Tennessee And Tony Vitello Are Good For College Baseball, Whether You Like Them Or Not

KKNOXVILLE -- Whether you like this Tennessee Baseball team or not, it's hard to make an argument that they are not good for College Baseball. What Tony Vitello has been able to accomplish in his short time in Knoxville has sparked a program that was treading water. After winning their 40th game of the season, the noise isn't going to stop anytime soon, especially after pitcher Ben Joyce made headlines this weekend.

This team isn't one to lay down quietly either, as you witnessed on Saturday night when Auburn took the second game of the series and let the Vols know about it. Why is something like this a big deal? Videos of the incident were making their way around the internet after the game, depicting the Vols as a bunch of sore losers that don't know how to take their own medicine. You can call it whatever you like, but the mentions and replies on social media go to show you that Tennessee baseball is on the mind of many.

Now, we've got something new to talk about with the Vols. Knoxville native Ben Joyce is the hot story of college baseball, throwing four innings on Sunday in the win. The story was how fast he was throwing the ball, hitting 105.5mph and sending social media into a frenzy at the same time. Opposing fans that are appalled by this team will now have to deal with further talk about the #1 ranked team in the country. Following the win over Auburn, Joyce was complimentary of his teammates that have supported him on the field.

“I know I have a great defense behind me. I know they’re going to make plays for me back there so it gives you a lot of confidence as a pitcher to just know you can throw strikes and get a ground ball and have a double play there and then one more to get out of it. Having the confidence in the guys behind me really gives you a lot of confidence as a pitcher.”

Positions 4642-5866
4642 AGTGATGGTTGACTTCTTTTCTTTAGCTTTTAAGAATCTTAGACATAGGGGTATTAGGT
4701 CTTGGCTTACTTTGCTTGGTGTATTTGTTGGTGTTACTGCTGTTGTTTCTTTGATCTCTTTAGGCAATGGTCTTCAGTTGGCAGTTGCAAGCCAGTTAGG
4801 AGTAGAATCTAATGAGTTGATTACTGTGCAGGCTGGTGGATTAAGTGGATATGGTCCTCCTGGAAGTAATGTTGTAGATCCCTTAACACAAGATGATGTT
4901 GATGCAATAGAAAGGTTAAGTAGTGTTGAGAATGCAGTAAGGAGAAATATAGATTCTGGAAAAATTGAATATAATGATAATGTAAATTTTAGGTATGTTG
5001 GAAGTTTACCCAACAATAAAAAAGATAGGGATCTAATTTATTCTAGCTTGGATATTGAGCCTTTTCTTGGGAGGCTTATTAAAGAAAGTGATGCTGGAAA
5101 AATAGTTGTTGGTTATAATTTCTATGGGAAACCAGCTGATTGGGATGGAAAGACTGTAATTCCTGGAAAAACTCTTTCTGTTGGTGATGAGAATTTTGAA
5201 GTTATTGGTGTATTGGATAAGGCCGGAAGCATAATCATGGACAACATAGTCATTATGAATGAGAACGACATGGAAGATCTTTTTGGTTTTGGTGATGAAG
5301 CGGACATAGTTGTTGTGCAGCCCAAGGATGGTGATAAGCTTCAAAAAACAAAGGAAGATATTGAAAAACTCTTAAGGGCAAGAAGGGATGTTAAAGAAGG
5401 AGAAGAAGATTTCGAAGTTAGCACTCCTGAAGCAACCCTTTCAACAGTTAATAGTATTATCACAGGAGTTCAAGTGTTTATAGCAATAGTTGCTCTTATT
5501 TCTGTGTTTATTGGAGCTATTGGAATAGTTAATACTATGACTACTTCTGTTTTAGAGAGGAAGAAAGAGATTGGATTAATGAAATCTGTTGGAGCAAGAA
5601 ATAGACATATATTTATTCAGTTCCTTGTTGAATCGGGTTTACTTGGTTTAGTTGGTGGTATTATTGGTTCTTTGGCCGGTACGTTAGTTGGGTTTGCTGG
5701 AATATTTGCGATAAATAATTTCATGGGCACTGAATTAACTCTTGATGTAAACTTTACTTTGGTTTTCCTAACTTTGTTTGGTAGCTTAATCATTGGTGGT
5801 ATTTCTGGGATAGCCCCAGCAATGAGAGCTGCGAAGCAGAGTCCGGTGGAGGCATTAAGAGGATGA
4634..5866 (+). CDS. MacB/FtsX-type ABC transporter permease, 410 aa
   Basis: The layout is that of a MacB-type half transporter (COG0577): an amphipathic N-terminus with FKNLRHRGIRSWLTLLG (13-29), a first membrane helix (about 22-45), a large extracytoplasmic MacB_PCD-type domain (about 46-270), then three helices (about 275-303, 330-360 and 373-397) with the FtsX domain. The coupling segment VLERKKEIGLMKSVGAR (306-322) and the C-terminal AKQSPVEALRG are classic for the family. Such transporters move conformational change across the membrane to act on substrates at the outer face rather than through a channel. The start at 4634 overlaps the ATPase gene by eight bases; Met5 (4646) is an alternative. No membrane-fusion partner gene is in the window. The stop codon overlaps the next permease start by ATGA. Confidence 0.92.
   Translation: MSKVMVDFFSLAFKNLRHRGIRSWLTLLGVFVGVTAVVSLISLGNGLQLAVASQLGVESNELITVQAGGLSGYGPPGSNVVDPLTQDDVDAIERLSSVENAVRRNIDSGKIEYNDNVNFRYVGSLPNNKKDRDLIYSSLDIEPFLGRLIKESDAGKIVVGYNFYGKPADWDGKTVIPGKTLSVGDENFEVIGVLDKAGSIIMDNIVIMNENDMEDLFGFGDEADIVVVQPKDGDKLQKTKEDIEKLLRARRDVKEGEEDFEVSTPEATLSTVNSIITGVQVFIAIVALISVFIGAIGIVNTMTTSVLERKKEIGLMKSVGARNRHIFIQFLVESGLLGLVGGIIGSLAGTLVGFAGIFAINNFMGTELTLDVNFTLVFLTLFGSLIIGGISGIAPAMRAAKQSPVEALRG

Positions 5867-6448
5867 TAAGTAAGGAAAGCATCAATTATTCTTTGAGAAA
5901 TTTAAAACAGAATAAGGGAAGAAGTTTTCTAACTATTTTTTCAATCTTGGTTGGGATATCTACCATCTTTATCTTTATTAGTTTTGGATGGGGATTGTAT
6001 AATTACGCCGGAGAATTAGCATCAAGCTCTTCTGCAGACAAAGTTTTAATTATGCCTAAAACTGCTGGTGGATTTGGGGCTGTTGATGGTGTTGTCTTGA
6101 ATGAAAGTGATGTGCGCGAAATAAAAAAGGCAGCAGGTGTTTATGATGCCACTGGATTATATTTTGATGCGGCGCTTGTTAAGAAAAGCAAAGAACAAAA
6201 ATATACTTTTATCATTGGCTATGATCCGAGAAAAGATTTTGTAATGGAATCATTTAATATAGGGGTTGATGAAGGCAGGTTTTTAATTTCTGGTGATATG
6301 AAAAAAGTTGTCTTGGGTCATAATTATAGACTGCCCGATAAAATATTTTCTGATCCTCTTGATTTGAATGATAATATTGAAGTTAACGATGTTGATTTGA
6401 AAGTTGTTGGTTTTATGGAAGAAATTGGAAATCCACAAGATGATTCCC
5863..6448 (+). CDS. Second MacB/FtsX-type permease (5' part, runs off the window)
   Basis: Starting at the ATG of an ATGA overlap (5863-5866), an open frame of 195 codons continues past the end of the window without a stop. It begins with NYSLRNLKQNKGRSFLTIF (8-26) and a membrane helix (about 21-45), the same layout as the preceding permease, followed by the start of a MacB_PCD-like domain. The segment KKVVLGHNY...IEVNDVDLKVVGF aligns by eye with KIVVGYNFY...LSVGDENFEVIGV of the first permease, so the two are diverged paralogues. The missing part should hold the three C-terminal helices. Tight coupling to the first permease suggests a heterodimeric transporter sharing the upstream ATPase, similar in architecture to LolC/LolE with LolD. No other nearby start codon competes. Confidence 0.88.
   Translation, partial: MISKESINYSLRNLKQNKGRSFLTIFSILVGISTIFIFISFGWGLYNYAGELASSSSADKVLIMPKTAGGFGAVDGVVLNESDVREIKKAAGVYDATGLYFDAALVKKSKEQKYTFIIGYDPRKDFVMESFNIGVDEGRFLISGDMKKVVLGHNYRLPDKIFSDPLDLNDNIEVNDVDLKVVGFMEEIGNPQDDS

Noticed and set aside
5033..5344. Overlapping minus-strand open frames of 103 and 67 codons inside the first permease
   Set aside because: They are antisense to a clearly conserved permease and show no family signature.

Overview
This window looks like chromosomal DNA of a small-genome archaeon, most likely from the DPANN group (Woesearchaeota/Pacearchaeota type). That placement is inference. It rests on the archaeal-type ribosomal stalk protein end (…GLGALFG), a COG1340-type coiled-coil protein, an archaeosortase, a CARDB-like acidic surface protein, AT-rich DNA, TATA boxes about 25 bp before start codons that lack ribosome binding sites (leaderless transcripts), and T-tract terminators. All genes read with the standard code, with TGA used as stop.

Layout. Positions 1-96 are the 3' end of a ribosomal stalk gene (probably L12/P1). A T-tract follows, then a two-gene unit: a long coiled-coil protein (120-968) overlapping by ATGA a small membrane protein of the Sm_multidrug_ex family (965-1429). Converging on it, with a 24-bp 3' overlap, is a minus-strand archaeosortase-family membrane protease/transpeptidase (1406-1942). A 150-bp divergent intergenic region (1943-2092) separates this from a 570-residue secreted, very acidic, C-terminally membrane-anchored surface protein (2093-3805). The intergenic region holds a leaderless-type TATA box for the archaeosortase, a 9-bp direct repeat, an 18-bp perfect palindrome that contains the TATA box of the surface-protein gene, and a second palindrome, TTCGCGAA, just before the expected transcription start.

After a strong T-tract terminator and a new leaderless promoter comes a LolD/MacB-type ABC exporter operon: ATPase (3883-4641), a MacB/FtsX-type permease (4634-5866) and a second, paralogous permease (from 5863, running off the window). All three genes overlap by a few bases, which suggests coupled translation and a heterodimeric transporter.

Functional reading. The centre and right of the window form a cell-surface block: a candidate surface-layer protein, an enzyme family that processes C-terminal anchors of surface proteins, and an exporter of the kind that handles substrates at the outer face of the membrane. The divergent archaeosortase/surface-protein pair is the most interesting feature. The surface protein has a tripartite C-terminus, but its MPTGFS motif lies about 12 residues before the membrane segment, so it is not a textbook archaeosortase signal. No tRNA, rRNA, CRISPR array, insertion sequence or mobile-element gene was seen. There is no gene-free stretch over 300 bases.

Ben Joyce will join us on Tuesday to discuss his weekend performance and the juice it takes to hit 105.5 mph on the radar gun. 

It was Jordan Beck, one of the most hated guys on the roster by opposing fans, that hit a 2-run homer in the 8th inning to give the Vols a 5-3 lead. He then sat in the outfield and watched his teammate finish off the Tigers in the 9th.

“I’m in the outfield just in awe,” Jordan Beck said. “He’s up there throwing 103 on the normal and I don’t know how many people on this planet can do that. I’m just glad he’s on our team and I’m not facing him.”

Tony Vitello sure as hell wasn't taking Joyce out of the game for one of the Vols closers, not on Sunday.

“I ain’t the smartest fellow, but I ain’t taking that guy out of the game nor are any of the other coaches,” Vitello said.

What Joyce has done over the season is give fans more ammunition in their arguments that we are potentially witnessing one of the historically better SEC teams. How else would you describe a team that is already at 40 wins on the season? But folks are missing the overall point about this team, which is that they are good for baseball.